Mullett, Alfred Bult

Updated About encyclopedia.com content Print Article Share Article
views updated

Mullett, Alfred Bult (1834–90). English-born US Government architect (1866–74), he worked in a Beaux-Arts Renaissance manner derived from the Second Empire style of France (known in the USA as the General Grant style because it coincided with Ulysses Simpson Grant's (1822–95) term as President (1868–77)). He was in private practice with his two sons after 1875. Typical of his style was the huge Old Executive Office Building (State, War, and Navy), Washington, DC (1871–89), and the Post Office and Custom House, St Louis, MO (1872–84). He designed offices for the Baltimore Sun in Washington, DC (1885–6), often claimed as a rival to the first skyscraper by Le Baron Jenney. Like many architects before him (e.g. Latrobe) he was treated appallingly by a parsimonious US Government: facing ruin, he shot himself.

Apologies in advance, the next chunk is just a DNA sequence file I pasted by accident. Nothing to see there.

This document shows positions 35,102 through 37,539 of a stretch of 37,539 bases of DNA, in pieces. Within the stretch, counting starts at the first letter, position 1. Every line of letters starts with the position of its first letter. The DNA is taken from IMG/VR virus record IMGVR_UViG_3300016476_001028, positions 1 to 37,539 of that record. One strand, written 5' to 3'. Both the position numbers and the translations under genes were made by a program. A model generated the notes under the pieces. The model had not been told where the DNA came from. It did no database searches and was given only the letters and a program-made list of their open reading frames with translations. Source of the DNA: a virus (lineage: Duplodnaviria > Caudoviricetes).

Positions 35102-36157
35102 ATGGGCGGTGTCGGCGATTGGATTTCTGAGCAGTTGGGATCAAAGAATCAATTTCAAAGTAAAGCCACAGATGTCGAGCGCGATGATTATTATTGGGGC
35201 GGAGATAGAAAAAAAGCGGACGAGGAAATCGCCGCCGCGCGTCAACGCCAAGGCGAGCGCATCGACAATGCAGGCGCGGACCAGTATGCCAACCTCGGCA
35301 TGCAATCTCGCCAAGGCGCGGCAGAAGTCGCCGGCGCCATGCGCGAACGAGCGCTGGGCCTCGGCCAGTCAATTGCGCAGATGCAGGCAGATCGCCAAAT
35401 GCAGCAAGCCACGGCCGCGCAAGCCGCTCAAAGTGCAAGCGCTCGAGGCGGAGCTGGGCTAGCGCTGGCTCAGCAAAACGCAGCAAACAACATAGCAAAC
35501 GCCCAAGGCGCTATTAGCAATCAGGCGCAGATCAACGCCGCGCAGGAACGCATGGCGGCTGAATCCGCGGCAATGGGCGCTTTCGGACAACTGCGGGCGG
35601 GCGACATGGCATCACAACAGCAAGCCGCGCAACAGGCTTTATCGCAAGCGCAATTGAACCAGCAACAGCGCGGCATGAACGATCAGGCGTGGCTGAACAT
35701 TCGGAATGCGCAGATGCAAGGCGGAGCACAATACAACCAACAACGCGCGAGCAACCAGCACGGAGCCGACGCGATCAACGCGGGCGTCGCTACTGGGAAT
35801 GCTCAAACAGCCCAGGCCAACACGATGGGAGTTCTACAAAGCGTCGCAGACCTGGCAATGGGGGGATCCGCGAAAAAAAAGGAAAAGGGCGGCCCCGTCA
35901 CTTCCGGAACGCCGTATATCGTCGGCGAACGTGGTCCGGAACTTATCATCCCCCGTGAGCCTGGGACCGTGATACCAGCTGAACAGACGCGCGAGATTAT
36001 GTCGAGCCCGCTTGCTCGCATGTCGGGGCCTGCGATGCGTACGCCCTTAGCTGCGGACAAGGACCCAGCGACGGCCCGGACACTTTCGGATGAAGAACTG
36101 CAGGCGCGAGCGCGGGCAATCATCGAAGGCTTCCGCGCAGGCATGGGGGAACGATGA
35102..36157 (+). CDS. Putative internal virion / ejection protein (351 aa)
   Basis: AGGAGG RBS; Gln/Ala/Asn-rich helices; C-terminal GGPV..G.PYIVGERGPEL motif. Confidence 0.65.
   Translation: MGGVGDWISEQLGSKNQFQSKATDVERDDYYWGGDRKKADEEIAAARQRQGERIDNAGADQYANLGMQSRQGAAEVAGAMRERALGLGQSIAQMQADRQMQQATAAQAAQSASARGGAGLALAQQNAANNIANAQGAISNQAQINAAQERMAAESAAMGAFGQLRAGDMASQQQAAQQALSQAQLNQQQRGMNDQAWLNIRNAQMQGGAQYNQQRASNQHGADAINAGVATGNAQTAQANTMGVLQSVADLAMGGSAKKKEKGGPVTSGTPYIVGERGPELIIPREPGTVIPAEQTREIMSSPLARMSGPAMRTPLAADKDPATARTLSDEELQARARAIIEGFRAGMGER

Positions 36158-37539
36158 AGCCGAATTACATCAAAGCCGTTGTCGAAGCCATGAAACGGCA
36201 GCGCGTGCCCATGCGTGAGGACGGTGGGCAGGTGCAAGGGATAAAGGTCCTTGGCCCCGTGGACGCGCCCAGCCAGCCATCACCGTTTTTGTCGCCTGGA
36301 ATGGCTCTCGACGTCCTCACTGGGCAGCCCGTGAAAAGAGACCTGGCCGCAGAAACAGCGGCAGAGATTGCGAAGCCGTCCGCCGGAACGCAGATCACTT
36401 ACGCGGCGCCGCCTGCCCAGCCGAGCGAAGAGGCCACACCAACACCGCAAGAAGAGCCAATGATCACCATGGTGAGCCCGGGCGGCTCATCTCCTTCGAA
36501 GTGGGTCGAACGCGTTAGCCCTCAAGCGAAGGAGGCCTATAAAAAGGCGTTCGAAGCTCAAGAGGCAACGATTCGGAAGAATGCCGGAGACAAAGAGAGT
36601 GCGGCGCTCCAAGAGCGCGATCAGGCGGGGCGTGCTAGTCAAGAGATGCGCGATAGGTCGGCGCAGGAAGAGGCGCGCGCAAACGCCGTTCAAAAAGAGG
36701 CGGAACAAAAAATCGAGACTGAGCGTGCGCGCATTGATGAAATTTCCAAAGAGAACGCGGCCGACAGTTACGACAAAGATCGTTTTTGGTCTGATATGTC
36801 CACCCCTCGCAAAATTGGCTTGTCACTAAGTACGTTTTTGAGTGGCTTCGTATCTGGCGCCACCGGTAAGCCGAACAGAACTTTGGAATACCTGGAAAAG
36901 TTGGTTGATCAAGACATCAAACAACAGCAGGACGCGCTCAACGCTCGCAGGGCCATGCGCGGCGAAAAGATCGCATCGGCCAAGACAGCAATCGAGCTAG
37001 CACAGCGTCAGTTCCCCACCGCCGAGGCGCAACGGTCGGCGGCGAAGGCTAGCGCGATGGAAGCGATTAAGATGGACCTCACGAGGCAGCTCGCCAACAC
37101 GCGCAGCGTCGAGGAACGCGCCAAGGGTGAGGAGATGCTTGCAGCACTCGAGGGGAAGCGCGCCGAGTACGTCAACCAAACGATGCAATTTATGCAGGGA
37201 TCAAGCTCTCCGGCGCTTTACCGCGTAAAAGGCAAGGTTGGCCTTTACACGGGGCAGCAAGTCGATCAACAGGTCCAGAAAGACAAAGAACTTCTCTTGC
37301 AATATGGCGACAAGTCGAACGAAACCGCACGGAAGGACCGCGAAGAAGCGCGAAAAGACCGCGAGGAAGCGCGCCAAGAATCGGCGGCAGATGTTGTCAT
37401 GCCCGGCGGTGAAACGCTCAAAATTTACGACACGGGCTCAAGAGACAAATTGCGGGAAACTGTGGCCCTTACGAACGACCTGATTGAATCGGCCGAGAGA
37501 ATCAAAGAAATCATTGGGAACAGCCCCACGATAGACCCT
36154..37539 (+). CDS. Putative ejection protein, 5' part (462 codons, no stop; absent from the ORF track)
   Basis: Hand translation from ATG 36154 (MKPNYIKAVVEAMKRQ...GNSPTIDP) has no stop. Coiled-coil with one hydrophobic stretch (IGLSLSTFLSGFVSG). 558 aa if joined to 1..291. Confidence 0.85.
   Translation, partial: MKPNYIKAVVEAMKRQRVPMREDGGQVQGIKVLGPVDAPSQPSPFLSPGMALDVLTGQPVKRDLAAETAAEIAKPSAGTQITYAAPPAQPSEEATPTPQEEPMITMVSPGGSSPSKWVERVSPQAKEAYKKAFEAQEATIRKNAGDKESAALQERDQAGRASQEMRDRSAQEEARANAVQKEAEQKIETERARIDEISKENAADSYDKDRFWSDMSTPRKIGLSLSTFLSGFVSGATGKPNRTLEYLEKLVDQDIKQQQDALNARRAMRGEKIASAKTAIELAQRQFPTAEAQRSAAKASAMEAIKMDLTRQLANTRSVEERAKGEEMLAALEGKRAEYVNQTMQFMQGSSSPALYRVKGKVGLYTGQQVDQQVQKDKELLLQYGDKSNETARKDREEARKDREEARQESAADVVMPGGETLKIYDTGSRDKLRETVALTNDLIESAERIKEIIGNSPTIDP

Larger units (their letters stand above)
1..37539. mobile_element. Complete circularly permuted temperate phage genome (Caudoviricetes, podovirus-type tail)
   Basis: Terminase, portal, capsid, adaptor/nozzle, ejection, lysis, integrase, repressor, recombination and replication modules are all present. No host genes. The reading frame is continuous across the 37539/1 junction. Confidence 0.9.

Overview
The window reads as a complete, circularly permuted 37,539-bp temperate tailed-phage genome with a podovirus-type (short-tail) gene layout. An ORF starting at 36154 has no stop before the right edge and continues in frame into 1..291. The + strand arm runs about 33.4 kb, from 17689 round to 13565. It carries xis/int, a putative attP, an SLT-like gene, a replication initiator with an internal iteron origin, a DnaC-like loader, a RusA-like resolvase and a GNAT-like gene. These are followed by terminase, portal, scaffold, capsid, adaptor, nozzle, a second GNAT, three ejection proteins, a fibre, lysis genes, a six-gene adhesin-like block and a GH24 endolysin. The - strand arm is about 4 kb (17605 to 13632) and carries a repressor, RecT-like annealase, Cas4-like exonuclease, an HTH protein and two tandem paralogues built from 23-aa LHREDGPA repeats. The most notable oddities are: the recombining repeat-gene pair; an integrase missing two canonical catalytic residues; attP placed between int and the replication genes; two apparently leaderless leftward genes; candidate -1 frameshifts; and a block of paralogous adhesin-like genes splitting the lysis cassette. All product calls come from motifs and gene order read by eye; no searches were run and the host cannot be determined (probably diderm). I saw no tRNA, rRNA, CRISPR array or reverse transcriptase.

Bibliography

Fitch (1973);
Jordy (1976);
Journal of the Society of Architectural Historians, xxxi/1 (May 1972), 22–37;
Maddex (1973);
Placzek (ed.) (1982);
Jane Turner (1996)